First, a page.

This strategy is being used by Bottom Line, an intensive college advising program that operates in Massachusetts, New York, and Chicago. It has more applicants than capacity, so one of us (Castleman, with co-researcher Andrew Barr) worked with program leaders to modify its application process to use a lottery to select which students the program would advise. Two years into the evaluation, the research has demonstrated that Bottom Line advising generates a substantial improvement in the rate and quality of students’ college enrollment; early results show that students who were offered Bottom Line advising were 14 percent more likely to enroll at a four-year college or university. By embedding an evaluation into an existing program and using existing data through the National Student Clearinghouse, the researchers were able to demonstrate—inexpensively, in terms of research costs—that Bottom Line is producing effects that appear to justify its substantial program cost. Ongoing research will continue to inform this benefit-cost calculation.

At the federal level, an agency that is leading the way on low-cost evaluation is the U.S. Department of Education. Its Federal Student Aid office tested out alternative means of presenting student loan information to reduce default rates, using existing data to track the results for virtually no cost. And the research arm of the department, the Institute of Education Sciences (IES), is currently conducting a low-cost evaluation using an on-line survey to test alternative ways to present school information to parents to see which is most understandable and useful for making elementary and secondary school choices. IES also launched a competitive grant program to support low-cost, short duration evaluations of education interventions in schools to test different ways to produce meaningful improvements in student education outcomes within a short period, such as a single semester or academic year. The studies are low cost because they require researchers to use existing school records to track student outcomes.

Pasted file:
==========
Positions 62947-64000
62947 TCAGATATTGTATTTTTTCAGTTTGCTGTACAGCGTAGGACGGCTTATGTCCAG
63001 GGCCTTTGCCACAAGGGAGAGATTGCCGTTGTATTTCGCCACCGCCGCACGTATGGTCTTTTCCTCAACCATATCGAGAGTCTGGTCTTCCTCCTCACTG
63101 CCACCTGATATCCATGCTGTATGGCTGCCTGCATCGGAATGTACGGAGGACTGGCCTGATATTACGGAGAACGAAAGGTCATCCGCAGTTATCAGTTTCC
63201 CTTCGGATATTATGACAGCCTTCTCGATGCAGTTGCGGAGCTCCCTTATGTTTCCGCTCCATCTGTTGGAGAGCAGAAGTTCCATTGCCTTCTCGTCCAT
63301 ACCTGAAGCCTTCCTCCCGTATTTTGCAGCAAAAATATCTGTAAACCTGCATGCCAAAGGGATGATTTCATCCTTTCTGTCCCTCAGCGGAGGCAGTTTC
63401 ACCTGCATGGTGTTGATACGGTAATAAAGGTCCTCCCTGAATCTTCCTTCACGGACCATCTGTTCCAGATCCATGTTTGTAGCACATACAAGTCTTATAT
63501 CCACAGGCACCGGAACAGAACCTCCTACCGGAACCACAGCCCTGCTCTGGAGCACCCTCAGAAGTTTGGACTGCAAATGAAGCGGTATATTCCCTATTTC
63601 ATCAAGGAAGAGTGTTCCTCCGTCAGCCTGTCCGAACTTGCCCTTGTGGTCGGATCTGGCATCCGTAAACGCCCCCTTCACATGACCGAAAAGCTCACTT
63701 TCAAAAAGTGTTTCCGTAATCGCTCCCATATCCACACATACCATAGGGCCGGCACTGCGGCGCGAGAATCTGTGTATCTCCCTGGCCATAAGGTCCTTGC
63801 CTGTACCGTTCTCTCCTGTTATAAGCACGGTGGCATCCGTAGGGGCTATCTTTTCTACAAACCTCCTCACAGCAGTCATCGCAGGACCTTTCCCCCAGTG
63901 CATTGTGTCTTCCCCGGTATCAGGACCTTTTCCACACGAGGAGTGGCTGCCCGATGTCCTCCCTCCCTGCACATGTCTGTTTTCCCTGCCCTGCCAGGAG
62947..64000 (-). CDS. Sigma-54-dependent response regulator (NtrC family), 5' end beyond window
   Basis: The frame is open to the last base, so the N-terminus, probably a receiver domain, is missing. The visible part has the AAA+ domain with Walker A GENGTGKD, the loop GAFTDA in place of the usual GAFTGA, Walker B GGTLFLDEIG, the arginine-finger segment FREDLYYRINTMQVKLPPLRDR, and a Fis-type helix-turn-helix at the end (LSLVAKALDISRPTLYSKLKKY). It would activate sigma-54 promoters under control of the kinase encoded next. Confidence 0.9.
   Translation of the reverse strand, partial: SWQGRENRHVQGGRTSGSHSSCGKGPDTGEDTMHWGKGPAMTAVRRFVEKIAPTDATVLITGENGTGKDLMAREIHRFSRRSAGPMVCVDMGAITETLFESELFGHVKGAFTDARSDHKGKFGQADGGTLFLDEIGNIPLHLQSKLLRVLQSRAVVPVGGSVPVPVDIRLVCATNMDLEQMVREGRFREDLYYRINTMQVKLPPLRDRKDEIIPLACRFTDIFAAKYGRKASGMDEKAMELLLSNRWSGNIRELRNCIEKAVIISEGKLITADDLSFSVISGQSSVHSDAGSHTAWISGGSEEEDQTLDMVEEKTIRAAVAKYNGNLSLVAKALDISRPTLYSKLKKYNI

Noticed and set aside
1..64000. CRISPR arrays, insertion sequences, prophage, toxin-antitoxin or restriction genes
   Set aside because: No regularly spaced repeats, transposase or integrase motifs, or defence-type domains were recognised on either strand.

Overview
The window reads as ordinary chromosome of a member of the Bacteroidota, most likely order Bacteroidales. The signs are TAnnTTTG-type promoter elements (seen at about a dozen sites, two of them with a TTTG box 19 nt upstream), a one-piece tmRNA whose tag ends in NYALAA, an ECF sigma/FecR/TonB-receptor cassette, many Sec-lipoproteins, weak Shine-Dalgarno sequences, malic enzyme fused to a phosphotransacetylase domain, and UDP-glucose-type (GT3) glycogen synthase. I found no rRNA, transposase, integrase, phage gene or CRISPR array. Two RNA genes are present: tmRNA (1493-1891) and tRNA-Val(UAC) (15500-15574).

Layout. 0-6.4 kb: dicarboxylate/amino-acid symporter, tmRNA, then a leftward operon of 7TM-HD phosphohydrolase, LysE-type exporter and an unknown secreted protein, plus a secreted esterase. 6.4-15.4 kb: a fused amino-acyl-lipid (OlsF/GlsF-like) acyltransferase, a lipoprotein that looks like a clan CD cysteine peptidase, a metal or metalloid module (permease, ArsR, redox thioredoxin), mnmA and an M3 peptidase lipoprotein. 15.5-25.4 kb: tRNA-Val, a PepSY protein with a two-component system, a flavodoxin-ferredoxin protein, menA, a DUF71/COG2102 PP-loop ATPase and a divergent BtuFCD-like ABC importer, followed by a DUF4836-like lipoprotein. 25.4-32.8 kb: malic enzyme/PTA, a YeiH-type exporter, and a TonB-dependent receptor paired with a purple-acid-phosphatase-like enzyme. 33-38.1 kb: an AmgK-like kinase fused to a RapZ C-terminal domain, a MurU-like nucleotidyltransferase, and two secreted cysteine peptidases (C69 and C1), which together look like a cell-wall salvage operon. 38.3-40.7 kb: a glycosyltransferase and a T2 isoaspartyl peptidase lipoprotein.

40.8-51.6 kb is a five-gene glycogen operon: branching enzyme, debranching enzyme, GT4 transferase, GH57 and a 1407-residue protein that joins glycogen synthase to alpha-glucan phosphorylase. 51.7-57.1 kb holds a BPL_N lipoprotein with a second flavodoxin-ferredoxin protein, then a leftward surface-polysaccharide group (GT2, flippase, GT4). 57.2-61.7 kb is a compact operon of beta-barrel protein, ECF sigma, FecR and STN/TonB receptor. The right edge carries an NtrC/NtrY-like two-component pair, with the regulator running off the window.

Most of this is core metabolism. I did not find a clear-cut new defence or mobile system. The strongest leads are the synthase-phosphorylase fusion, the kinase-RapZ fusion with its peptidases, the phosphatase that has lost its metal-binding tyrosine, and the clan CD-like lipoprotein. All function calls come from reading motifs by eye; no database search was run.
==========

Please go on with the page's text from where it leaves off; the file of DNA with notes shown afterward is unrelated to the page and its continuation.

Don’t get us wrong: Traditional evaluation methods will always be valuable and necessary in certain cases. For example, low-cost evaluations that use existing data are constrained by data availability. If those data don’t track outcomes, for instance, it will make low-cost evaluation impossible. Our point is not that one type of evaluation is better than the other, but that both should be in every agency’s toolkit for performance improvement. In fact, low-cost evaluation can complement the traditional approach by allowing many programs, or different versions of a program, to be tested to more quickly identify the effective ones. Those that are effective can then be studied more intensively with traditional evaluation.